India currently vies with China as the world’s biggest packaged tea for household consumption market.
From Mintel’s estimates, India consumed a total retail volume of 678,200 tons worth of packaged tea in 2017, followed by China in second place at 576,800 tons.
Meanwhile, Turkey (173,400 tons), Russia (134,200 tons) and Japan (92,900 tons) complete the top five global ranking.
While India is the leading market for retail volume sales globally, Turkey takes the lead when it comes to per capita consumption.
Behind Turkey, European countries feature strongly in the global per capita consumption ranking: the average Turkish consumer consumed 2.15 kg of packaged tea last year, followed by British consumers at 1.15 kg, Russian consumers at 0.91 kg, Japanese consumers at 0.74 kg, and German consumers at 0.67 kg.
“Traditionally, Chinese consumers prefer fresh tea in loose formats, so it makes sense that our research shows that India is ahead of China as the world’s leading retail packaged tea market,” said Loris Li, food and drink associate director.
Mintel research reveals that in 2017, most Chinese consumers (78%) were frequent users of freshly brewed loose tea.
Ready-to-drink (RTD) tea drinks also enjoy high penetration in China, with 49% of Chinese consumers identified as frequent RTD tea drinkers.
Tea bags, on the other hand, are frequently enjoyed by 45% of these Chinese respondents.
“Looking beyond top level market sizes and consumption figures, there is an interesting new tea culture brewing in both hot and ready-to-drink tea, fueling global and regional innovation activity,” said Julia Buech, global food and drink analyst.
Hot tea launches
According to Mintel Global New Products Database (GNPD), hot tea launches in Asia Pacific accounted for 27% of all global new tea product launches (including packaged hot tea and RTD iced tea) in 2017, while RTD tea launches in in Asia Pacific accounted for 13% of these global tea launches.
Hot tea introductions in Europe accounted for 30% of the world’s new tea launches in 2017, while European RTD tea launches represent 7% of these launches.
Meanwhile, North American hot tea launches accounted for 4% of the global pie of overall tea launches, while RTD tea launches take up 3% of this share.
“The RTD tea landscape is changing dramatically; having suffered for years from a ‘cheap’ and unhealthy image, the category is now undergoing a lifestyle makeover,” said Buech. “Artisanal production attributes, such as cold brew, are helping create a new premium tier in the segment.”
“Our research shows that cold brew is just emerging as an upscale taste and quality descriptor in RTD tea.”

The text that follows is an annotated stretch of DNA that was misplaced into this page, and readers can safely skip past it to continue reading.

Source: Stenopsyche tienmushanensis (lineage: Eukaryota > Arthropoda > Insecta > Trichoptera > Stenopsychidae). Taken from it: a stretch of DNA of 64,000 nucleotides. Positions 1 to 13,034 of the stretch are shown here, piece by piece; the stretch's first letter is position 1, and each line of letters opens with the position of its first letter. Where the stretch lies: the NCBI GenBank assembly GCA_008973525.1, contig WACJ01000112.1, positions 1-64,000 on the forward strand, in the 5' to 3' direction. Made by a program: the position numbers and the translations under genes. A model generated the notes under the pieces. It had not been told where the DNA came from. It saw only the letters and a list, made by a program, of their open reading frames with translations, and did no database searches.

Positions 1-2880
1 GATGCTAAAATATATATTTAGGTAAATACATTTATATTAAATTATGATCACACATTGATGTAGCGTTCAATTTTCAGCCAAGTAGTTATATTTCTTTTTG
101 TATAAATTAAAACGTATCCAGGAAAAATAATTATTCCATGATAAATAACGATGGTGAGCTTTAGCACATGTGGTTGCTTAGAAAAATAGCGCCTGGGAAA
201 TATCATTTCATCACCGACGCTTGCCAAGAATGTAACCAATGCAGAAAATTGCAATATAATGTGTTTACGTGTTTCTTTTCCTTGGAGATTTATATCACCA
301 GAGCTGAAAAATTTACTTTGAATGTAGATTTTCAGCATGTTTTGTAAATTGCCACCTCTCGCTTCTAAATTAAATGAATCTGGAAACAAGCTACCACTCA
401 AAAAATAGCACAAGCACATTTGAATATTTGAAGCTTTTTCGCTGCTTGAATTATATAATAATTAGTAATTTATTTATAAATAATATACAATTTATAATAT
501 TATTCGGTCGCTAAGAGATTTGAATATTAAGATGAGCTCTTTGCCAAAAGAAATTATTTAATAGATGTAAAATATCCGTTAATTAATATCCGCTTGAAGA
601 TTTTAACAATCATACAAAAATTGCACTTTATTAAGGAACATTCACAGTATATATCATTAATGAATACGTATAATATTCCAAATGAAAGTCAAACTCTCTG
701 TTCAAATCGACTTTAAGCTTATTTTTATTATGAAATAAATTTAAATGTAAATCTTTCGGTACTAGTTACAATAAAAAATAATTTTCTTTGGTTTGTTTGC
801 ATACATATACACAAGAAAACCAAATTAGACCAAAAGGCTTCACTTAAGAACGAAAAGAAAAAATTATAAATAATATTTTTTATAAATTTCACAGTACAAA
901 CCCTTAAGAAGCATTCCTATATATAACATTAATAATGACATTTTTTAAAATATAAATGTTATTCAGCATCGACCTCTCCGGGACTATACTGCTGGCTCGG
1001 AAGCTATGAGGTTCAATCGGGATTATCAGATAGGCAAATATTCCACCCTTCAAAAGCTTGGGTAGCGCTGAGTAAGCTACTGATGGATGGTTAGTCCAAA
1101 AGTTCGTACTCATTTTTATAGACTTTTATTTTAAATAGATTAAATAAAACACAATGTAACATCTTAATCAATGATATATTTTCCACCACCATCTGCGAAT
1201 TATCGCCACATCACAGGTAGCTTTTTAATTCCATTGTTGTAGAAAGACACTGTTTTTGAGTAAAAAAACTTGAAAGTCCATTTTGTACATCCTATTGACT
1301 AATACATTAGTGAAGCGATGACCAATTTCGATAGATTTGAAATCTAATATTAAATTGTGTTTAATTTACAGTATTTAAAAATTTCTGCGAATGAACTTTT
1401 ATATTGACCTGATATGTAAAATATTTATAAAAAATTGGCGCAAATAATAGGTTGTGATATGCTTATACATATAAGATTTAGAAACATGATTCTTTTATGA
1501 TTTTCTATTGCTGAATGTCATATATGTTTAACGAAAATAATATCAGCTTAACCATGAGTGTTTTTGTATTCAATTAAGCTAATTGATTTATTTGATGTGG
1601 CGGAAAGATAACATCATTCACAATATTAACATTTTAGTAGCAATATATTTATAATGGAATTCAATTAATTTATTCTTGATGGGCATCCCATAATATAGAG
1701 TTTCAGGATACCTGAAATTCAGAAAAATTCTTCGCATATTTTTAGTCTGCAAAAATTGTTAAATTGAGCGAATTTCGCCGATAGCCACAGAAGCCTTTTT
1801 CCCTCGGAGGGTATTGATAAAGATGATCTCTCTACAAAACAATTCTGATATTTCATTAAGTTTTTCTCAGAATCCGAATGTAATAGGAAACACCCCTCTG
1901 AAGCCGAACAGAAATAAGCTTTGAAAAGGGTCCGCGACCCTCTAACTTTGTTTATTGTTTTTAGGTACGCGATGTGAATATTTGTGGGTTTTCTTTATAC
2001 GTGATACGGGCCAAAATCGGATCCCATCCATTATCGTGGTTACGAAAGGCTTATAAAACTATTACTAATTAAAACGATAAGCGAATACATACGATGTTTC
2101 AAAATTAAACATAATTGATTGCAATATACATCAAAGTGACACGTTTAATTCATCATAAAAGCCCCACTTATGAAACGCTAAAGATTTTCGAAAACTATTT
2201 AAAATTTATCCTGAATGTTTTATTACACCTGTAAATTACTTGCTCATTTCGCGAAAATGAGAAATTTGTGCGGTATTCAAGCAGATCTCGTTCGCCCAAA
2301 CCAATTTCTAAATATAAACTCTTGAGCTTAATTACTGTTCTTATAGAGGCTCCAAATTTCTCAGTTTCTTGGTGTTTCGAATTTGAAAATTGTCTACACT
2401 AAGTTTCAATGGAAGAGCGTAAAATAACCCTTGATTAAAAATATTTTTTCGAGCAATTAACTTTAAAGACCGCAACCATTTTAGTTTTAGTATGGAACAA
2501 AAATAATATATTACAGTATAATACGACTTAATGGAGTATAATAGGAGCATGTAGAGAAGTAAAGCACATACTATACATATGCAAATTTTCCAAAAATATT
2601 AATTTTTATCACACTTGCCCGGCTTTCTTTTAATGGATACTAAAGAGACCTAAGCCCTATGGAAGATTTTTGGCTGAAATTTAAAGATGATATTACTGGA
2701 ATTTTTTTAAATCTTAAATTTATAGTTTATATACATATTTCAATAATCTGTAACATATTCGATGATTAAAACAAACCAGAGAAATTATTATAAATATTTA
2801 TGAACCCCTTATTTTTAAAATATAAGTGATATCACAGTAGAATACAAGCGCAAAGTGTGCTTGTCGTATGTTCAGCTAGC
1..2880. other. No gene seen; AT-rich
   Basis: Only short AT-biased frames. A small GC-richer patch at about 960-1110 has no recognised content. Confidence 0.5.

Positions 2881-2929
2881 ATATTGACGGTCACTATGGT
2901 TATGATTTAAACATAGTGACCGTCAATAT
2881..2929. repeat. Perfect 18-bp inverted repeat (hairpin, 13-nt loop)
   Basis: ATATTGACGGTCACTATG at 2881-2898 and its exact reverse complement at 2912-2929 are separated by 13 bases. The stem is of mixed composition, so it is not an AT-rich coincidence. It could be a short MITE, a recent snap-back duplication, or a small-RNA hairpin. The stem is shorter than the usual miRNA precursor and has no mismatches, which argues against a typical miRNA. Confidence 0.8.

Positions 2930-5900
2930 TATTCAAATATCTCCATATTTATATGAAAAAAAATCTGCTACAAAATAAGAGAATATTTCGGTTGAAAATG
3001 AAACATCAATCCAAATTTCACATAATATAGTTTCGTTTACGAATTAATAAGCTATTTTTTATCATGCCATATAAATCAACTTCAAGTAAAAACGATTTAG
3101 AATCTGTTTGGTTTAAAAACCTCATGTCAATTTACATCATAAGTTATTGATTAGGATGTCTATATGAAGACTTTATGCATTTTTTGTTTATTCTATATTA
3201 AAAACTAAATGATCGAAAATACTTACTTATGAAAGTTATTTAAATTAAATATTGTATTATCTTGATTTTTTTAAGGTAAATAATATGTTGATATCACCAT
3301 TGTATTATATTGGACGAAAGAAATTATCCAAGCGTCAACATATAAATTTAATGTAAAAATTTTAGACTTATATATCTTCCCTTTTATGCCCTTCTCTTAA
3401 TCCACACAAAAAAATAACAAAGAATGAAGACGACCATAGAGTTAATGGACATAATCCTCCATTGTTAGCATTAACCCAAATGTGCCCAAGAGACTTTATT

“Better-for-you innovations from major beverage companies are further boosting the development of the RTD tea category.”
Still niche, the ‘cold brew’ descriptor featured in just 1% of global RTD tea launches in 2017, according to Mintel GNPD, with Asia Pacific accounting for 55% of these introductions, followed by Europe with 25%.
In addition, data from Mintel GNPD shows that tea bags were the leading format type of global new hot tea launch activity in 2017.
Indeed, 84% of all new tea launches in North America during this period were tea bags.
In Europe, tea bags accounted for 75% of all new regional tea launches in 2017, and 45% in Asia Pacific.
Meanwhile, Asia Pacific is currently driving loose formats in packaged hot tea innovation.
Of all new tea launches in Asia Pacific in 2017, loose tea formats accounted for 36%, compared to 19% in Europe and 12% in North America.
“Most Asian consumers are, at the end of day, traditionally inclined to enjoy tea in loose formats—which is also likely the reason behind Asia Pacific’s lead in driving loose formats in packaged tea innovation,” said Li.
“However, the tea bag category in China, and the wider Asia Pacific region, has definite growth potential as we see more and more tea bag innovations coming from Asian tea manufacturers.”
In the functional scene, energy has grown as a focus of innovation.
Mintel GNPD shows that in 2017, teas described as ‘energy-boosting’ accounted for 11% of all functional tea introductions globally, up from 9% in 2015.
It seems boosting the emphasis on energy can help tea compete with coffee, especially for morning occasions.
About 62% of US adults drink coffee in the morning, while 24% drink tea.
In China, the door is open for tea to adopt an ‘energy drink’ status; as 65% of consumers surveyed drink RTD tea when doing outdoor sports (eg jogging, playing football, cycling) while 58% drink RTD tea when doing exercise at gym or sports centers.
In the UK, 22% of consumers are interested in seeing ‘energy-boosting’ as a health or functional benefit provided by tea.